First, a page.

Matthew Fontaine Maury (1806 -1873), known as "the Pathfinder of the Seas" was, to all intents and purposes, the founder of the modern sciences of hydrography and oceanography. On a plaque at Goshen Pass, (Previously stated by Dr. Morris, "Tombstone at the Naval Academy", but corrected by the CSHF to a "plaque at Goshen Pass") is inscribed the eighth Psalm, especially verse 8: "... whatsoever passeth through the paths of the seas." He believed if God said there were paths in the seas, a man could find them, and he dedicated his life to doing just that. Most of his career was spent with the U.S. Navy, charting the winds and currents of the Atlantic, with his latter years spent as Professor of Meteorology at Virginia Military Institute. Excerpted from Men of Science, Men of God by Henry M. Morris. Copyright 1982, 1988 by Henry M. Morris. Used by permission.
Statement from the Creation Science Hall of Fame on Matthew Fontaine Maury
- Was deficient in his belief of Christianity,
- Did not believe in a supernatural creation as written in Genesis,
- Had no Bible-in-the-hand statue, and
- Had no inscription on his tombstone at the Hollywood Cemetery in Richmond referring to Psalm 8
Upon receiving these accusations, the CSHF sought the truth in history. After much research we discovered the following 4 proofs that support our decision to induct Maury into the CSHF.
Proof 1: Maury was never deficient in his belief in Christianity
The book Tributes to M.F. Maury is dedicated to the memory of Captain James Maury Werth, U.S. Navy (Retired) (September 15, 1917 - January 8, 2008), a great-grandson of Matthew F. Maury and the former Superintendent of the U.S. Naval Observatory from 1968 to 1972. Author Howard Cohen graduated from the Massachusetts Maritime Academy in 1977 with a Bachelor of Science in Marine Transportation and minor in Oceanography. He served as a Licensed Deck Officer in the U.S. Merchant Marine. Mr. Cohen is currently a Marine Analysis Professional Advisory Board Manager in the Workforce and Development Tradecraft Office. He has written extensively about NGA’s Maritime Domain’s heritage, products, services, and accomplishments. His articles have been published in Hydro International, Via Inmarsat, IMO News, and NOAA’s Mariners Weather Log. Mr. Cohen was a Public Affairs Officer in the Office of Corporate Relations and holds a Masters of Arts in Communications from American University, 1969. Quote from the book, Tributes to M.F. Maury:
Miss Belle Maury, the daughter of R. H. Maury, who was ten at the time, remembers servants hauling tubs of water to the third floor front room for the experiments. Both Matthew Maury and his wife, Ann Herndon, were deeply religious; however, his wife was opposed to her husband’s underwater experiments because it was an “Unchristian like way to kill people.”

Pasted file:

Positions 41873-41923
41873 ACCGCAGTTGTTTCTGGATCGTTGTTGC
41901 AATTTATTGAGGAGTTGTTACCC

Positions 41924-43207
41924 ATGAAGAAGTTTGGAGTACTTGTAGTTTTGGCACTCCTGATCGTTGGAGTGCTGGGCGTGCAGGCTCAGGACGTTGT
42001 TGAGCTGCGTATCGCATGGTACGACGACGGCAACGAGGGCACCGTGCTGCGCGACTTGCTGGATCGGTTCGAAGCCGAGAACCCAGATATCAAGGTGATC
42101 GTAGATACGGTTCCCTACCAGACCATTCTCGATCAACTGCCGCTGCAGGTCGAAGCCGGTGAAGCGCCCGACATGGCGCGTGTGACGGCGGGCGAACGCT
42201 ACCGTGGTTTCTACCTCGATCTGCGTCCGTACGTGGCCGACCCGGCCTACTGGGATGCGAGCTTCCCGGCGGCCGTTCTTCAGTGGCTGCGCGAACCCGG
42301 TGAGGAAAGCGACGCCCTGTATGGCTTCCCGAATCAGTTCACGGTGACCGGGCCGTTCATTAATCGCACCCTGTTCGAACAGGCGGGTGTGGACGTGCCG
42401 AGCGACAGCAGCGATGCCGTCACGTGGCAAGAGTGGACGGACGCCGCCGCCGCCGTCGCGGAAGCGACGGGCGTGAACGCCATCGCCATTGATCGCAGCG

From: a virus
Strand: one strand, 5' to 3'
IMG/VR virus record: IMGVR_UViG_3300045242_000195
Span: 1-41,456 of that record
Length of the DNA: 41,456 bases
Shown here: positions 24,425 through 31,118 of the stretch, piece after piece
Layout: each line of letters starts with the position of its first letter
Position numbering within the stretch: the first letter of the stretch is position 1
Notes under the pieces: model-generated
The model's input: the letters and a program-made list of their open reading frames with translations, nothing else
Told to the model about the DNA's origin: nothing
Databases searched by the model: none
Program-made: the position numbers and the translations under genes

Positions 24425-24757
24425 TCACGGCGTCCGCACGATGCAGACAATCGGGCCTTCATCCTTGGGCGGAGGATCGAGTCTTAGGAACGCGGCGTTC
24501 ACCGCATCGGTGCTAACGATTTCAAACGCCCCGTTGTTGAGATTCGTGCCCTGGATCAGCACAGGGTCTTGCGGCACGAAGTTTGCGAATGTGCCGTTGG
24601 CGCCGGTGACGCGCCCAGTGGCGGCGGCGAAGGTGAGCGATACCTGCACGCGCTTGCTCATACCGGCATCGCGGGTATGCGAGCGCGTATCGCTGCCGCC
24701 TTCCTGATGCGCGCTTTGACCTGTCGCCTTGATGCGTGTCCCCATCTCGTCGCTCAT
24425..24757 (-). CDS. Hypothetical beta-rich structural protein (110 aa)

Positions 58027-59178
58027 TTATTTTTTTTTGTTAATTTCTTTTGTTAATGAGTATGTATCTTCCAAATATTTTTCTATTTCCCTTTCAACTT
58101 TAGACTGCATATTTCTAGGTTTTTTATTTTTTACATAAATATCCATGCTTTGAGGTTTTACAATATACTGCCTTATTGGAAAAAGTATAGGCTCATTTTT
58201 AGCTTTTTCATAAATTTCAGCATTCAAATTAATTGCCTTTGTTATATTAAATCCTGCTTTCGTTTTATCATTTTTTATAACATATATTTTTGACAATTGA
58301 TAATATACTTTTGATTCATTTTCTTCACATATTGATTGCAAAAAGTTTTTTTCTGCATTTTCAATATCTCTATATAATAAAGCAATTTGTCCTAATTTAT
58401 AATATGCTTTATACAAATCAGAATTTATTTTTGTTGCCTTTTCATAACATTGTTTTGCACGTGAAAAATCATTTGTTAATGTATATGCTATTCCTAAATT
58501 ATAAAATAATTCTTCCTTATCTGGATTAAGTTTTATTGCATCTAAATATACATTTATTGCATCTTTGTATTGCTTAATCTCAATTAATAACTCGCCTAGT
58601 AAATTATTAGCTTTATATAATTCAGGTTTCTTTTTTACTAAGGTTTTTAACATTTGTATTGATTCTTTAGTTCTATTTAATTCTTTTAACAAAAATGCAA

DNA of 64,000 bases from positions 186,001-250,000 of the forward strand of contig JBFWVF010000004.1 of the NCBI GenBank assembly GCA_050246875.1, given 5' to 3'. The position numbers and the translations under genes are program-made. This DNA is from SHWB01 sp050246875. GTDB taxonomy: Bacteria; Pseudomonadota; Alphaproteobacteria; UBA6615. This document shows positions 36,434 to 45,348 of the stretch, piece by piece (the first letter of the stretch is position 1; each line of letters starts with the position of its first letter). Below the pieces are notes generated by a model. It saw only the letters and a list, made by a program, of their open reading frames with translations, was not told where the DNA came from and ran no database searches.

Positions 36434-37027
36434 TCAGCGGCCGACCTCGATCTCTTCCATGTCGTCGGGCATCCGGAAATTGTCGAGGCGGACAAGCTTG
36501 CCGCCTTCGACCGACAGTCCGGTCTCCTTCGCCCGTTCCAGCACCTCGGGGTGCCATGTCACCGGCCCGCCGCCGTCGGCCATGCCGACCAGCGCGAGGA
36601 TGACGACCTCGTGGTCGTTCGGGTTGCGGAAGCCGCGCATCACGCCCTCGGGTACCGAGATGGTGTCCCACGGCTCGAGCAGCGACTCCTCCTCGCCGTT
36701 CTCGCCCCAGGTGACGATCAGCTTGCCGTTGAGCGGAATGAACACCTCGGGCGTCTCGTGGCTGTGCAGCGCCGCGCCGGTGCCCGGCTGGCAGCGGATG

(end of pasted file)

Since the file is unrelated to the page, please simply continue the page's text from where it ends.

Proof 2: Maury was never deficient in his belief in a supernatural creation as written in Genesis
Here is what Maury wrote in a letter entitled "The Bible and Science"
I pass by the history of creation as it is written on the tablet of the rocks and in the Book of Revelation, because the question has been discussed so much and so often that you, no doubt, are familiar with the whole subject. In both, the order of creation are the same. First the plant to afford sustenance, and then the animals, the chief point of apparent difference being as to the duration of the period between 'the evening and the morning.' 'A thousand years are in His sight as one day,' and the Mosiac account affords evidence itself that the term 'day,' as there used, is not that which comprehends our twenty-four hours. It was a day that had its 'evening and morning' before the sun was made.
This seems to indicate that he is open to an old earth. However, later in the same letter, he says,
If the two [science and Scripture] cannot be reconciled, the fault is ours, and is because, in our blindness and weakness, we have not been able to interpret aright either the one, or the other, or both.
Thus, the Creation Science Hall of Fame believes that Maury thought science says the earth is old and that the Bible says the earth is young, and that apparent contradiction is our fault, not that of science or Scripture. These quotes come from a book called, "A Life of Matthew Fontaine Maury" by Diana Fontaine Corbin and Nannie Corbin, pp. 159-160. Proof 3: The Maury statue does depict Maury with a Bible close by. The problem: the Bible wasn't in his hand. It lay by his left foot. See here from Pathfinder of the Seas by J. W. Wayland, p. 161.
Proof 4: A memorial plaque to Maury does refer to Psalm 8
The inscription was on a plaque instead and not on a tombstone. See below:
A TRIBUTE BY HIS NATIVE STATE VIRGINIA 1923
Photo courtesy Manuscript Division, Library of Congress.